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Drugs and Lactation Database (LactMed) [Internet]. Bethesda (MD): National Library of Medicine (US); 2006-.

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Drugs and Lactation Database (LactMed) [Internet].

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Last Revision: September 21, 2020.

Estimated reading time: 1 minute

CASRN: 103577-45-3

image 135017944 in the ncbi pubchem database

Drug Levels and Effects

Summary of Use during Lactation

No information is available on the use of lansoprazole during breastfeeding. However, lansoprazole has been used safely in newborn infants, so it is unlikely that the amount in breastmilk would be harmful.

Drug Levels

Maternal Levels. Relevant published information was not found as of the revision date.

Infant Levels. Relevant published information was not found as of the revision date.

Effects in Breastfed Infants

Relevant published information was not found as of the revision date.

Effects on Lactation and Breastmilk

The Spanish pharmacovigilance system found 3 cases of gynecomastia associated with lansoprazole reported during the time period of 1982 to 2006.[1] A retrospective claims database study in the United States found that users of proton pump inhibitors had an increased risk of gynecomastia.[2]

One case of elevated serum prolactin and galactorrhea was reported in a 21-year-old man. When omeprazole was substituted for lansoprazole, the serum prolactin decreased to the normal range and galactorrhea ceased. Although this case occurred in Spain, it was not included in the report above.[3]

A 13-year-old girl with a recent history of bilateral galactorrhea and hyperprolactinemia from omeprazole and domperidone on separate occasions was given lansoprazole to prevent gastrointestinal irritation following intravenous diclofenac for a severe headache. After 3 days of lansoprazole therapy, she again developed galactorrhea and an elevated serum prolactin that returned to normal a week after discontinuing lansoprazole.[4]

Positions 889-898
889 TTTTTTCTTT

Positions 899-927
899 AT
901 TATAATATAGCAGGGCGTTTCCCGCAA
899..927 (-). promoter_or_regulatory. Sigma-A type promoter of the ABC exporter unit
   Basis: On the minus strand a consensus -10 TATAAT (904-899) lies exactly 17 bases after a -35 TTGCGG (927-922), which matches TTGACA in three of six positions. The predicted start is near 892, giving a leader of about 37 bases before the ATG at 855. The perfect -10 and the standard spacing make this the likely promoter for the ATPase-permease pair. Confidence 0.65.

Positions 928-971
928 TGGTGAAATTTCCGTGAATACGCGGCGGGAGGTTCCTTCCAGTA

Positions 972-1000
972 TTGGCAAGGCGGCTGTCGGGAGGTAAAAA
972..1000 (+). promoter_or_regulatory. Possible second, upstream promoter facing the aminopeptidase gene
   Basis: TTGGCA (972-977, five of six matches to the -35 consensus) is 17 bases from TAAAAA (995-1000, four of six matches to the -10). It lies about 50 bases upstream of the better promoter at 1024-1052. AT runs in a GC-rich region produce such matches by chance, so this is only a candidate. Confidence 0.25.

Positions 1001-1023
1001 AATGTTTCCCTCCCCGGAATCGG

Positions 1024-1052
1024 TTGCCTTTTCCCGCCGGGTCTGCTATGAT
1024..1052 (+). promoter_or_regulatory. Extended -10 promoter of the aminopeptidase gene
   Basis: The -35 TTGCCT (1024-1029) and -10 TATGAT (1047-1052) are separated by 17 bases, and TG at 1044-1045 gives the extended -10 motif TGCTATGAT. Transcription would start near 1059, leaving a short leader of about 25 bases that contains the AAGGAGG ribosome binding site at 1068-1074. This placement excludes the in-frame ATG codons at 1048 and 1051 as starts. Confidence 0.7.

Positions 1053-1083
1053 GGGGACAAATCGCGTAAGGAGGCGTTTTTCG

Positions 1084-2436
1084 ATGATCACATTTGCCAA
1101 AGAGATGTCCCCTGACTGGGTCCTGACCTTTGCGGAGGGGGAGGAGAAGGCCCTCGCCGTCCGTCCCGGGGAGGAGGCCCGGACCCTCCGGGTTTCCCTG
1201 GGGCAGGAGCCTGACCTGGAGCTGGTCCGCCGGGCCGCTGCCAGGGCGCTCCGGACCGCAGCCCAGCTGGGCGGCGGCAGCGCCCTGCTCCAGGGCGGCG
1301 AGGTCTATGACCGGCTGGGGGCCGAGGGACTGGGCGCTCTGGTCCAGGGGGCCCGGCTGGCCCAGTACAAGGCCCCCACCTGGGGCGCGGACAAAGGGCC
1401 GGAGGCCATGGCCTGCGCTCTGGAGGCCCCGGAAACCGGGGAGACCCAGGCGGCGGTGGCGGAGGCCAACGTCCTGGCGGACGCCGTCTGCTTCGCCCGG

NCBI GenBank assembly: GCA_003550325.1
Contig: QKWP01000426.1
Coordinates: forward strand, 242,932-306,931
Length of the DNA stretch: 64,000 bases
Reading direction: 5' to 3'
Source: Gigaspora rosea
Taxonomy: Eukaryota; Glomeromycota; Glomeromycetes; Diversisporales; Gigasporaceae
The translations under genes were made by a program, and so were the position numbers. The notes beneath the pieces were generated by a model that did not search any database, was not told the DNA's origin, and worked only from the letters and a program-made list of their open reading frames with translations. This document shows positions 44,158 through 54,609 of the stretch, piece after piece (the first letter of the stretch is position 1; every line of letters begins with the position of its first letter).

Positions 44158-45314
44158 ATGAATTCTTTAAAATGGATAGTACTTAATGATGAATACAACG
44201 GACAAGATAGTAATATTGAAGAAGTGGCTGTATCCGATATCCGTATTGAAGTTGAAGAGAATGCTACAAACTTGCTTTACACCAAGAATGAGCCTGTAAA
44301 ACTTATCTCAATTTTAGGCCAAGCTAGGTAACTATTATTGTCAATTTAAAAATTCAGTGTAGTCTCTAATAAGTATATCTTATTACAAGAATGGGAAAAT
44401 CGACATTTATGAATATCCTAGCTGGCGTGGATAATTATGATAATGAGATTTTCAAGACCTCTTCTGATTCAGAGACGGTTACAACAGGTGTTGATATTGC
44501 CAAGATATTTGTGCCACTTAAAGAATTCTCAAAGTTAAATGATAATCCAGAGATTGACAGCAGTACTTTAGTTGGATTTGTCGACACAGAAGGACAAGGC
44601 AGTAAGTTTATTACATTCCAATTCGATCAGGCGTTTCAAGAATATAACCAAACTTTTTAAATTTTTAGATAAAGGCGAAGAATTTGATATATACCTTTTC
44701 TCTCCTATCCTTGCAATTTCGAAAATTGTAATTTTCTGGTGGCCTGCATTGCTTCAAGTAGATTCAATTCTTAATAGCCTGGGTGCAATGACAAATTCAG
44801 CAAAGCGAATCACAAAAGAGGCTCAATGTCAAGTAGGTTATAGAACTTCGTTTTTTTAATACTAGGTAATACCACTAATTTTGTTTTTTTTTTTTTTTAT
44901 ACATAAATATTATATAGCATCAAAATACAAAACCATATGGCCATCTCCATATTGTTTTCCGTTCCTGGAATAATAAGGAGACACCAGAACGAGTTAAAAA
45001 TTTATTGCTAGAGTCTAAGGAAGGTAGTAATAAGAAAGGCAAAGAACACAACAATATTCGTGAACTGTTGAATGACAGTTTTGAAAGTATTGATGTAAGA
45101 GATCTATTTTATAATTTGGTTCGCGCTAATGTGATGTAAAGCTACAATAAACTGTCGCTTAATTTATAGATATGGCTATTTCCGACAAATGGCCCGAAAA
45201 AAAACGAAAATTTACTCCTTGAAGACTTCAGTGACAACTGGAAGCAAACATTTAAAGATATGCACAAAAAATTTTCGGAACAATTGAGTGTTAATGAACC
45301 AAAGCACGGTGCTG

A 17-year-old woman using a progestin-containing IUD for 1 year began lansoprazole 15 mg daily and presented after 1 week with bilateral galactorrhea and hyperprolactinemia of 92 mcg/L. Seventy-two hours after discontinuation of lansoprazole, galactorrhea ceased. Four months later, serum prolactin was normal at 24.1 mcg/L with no recurrence of galactorrhea. The authors judged the adverse reaction likely to be caused by lansoprazole.[5]

The prolactin level in a mother with established lactation may not affect her ability to breastfeed.


Carvajal A, Macias D, Gutierrez A, et al. Gynaecomastia associated with proton pump inhibitors: A case series from the Spanish Pharmacovigilance System. Drug Saf. 2007;30:527–31. [PubMed: 17536878]
He B, Carleton B, Etminan M. Risk of gynecomastia with users of proton pump inhibitors. Pharmacotherapy. 2019;39:614–8. [PubMed: 30865318]
Izquierdo Prieto OM, Moreno Alia E, Rosillo González A. Aten Primaria. 2004;34:325–6. [Galactorrhea induced by lansoprazole] [PMC free article: PMC7668912] [PubMed: 15491529]
Jabbar A, Khan R, Farrukh SN. Hyperprolactinaemia induced by proton pump inhibitor. J Pak Med Assoc. 2010;60:689–90. [PubMed: 20726208]
Duwicquet F, Gras-Champel V, Masmoudi K. Therapie. 2017;72:691–3. [Hyperprolactinemia with galactorrhea induced by lansoprazole: A case report] [PubMed: 29061292]

Substance Identification

Substance Name


CAS Registry Number


Drug Class

Breast Feeding


Anti-Ulcer Agents

Gastrointestinal Agents

Proton Pump Inhibitors

Disclaimer: Information presented in this database is not meant as a substitute for professional judgment. You should consult your healthcare provider for breastfeeding advice related to your particular situation. The U.S. government does not warrant or assume any liability or responsibility for the accuracy or completeness of the information on this Site.


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